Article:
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The Implicit Accumulator: a design pattern using optional arguments
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 Date: 2007-06-27 (22:20) From: Pal-Kristian Engstad Subject: Re: [Caml-list] Book about functional design patterns
```Quôc Peyrot wrote:
> I think we agree, I'm just saying that C*N*log2(N) is a over-estimated
> upper bound for large N.
>
> C*(log2(1) + ... + log2(N)) = C * log2(1*2*....*N) = C * log2(N!)
> hence
>
> time <= C*log2(N!) <= C * N * log2(N)
>
> as an example, for N = 100
>
> sum(floor(log2(i)), i = 1..100) = 480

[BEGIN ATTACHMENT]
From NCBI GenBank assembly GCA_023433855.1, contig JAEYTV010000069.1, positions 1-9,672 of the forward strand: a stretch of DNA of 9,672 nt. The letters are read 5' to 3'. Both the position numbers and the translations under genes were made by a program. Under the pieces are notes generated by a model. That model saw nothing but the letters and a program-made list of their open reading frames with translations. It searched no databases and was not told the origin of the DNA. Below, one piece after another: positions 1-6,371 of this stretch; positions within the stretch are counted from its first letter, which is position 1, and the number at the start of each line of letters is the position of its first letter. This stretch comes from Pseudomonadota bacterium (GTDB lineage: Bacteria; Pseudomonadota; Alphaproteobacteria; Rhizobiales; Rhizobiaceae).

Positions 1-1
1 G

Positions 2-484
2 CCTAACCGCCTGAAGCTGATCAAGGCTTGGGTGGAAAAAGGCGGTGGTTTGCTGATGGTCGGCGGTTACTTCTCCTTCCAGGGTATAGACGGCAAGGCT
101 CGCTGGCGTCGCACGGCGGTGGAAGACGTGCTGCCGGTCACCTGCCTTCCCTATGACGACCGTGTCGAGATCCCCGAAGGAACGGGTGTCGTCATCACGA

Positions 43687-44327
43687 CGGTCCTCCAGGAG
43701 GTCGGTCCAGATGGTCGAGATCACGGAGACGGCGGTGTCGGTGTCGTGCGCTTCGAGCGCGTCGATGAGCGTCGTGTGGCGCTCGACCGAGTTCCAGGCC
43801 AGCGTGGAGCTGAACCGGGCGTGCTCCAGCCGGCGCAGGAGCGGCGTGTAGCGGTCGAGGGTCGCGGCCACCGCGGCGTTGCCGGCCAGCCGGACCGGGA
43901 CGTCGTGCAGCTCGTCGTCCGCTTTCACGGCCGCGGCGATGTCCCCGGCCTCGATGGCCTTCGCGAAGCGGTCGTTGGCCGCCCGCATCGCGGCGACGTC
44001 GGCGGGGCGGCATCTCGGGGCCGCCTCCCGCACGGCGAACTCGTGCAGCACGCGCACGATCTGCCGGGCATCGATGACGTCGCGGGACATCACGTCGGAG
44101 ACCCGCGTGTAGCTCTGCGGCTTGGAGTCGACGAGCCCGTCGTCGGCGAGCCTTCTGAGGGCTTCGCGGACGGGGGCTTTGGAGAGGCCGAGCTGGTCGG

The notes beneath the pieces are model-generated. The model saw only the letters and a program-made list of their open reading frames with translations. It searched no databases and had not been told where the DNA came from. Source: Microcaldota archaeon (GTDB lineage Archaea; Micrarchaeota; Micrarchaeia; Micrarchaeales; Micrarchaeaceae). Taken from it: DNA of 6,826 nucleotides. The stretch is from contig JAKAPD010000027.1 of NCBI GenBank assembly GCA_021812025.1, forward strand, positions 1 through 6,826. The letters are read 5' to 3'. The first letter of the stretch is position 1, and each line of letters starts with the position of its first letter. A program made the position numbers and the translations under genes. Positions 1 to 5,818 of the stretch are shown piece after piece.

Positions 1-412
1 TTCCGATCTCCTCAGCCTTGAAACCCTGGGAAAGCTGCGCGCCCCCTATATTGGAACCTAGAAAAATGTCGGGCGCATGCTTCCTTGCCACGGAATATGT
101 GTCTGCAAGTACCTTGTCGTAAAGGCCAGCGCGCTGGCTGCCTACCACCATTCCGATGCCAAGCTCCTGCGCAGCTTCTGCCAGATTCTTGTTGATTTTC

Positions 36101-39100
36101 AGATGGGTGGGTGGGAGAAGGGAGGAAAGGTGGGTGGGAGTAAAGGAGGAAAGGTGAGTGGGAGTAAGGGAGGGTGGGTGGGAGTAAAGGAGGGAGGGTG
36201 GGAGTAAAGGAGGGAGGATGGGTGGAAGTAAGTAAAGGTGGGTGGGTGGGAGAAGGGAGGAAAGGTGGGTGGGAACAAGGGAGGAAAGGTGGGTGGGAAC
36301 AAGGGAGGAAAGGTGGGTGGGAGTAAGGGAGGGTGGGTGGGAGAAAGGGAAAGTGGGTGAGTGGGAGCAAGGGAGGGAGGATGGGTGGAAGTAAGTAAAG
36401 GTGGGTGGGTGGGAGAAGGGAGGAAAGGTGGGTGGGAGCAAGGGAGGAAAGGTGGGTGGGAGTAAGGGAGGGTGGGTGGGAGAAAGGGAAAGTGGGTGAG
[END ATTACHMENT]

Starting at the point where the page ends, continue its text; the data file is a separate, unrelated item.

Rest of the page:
> log2(100!) = 524 (overestimated by 10%)
> 100 * log2(100) = 664 (overestimated by 40%)
>
> for large N, the difference is going to be significant.
Ok, I see what you mean.
> But anyway, the details doesn't matter, it just looks to me that
> inserting N elements in a functional map, is really significant.
> If my maths are correct, for only 1000 elements, we are going to have
> an extra 8500 allocations (the difference is so huge I actually can't
> believe my maths...)
But you are forgetting that you won't have to reallocate every log2(n)
elements, for every n, there is a chance that the actual number is much
less than log2(n). log2(n) really is just the worst case, where you have
to change every red-black tree (say) all the way to the top. This is
fairly unlikely, thus the number of allocations is in practice going to
be far less.

100,000 random key, value pairs resulted in 151,587 allocations, and
gave: 299,964 and 2,999,958 allocations. So it looks like it is near
linear (with a factor of 1.5 to 3.0) in practice.

PKE.

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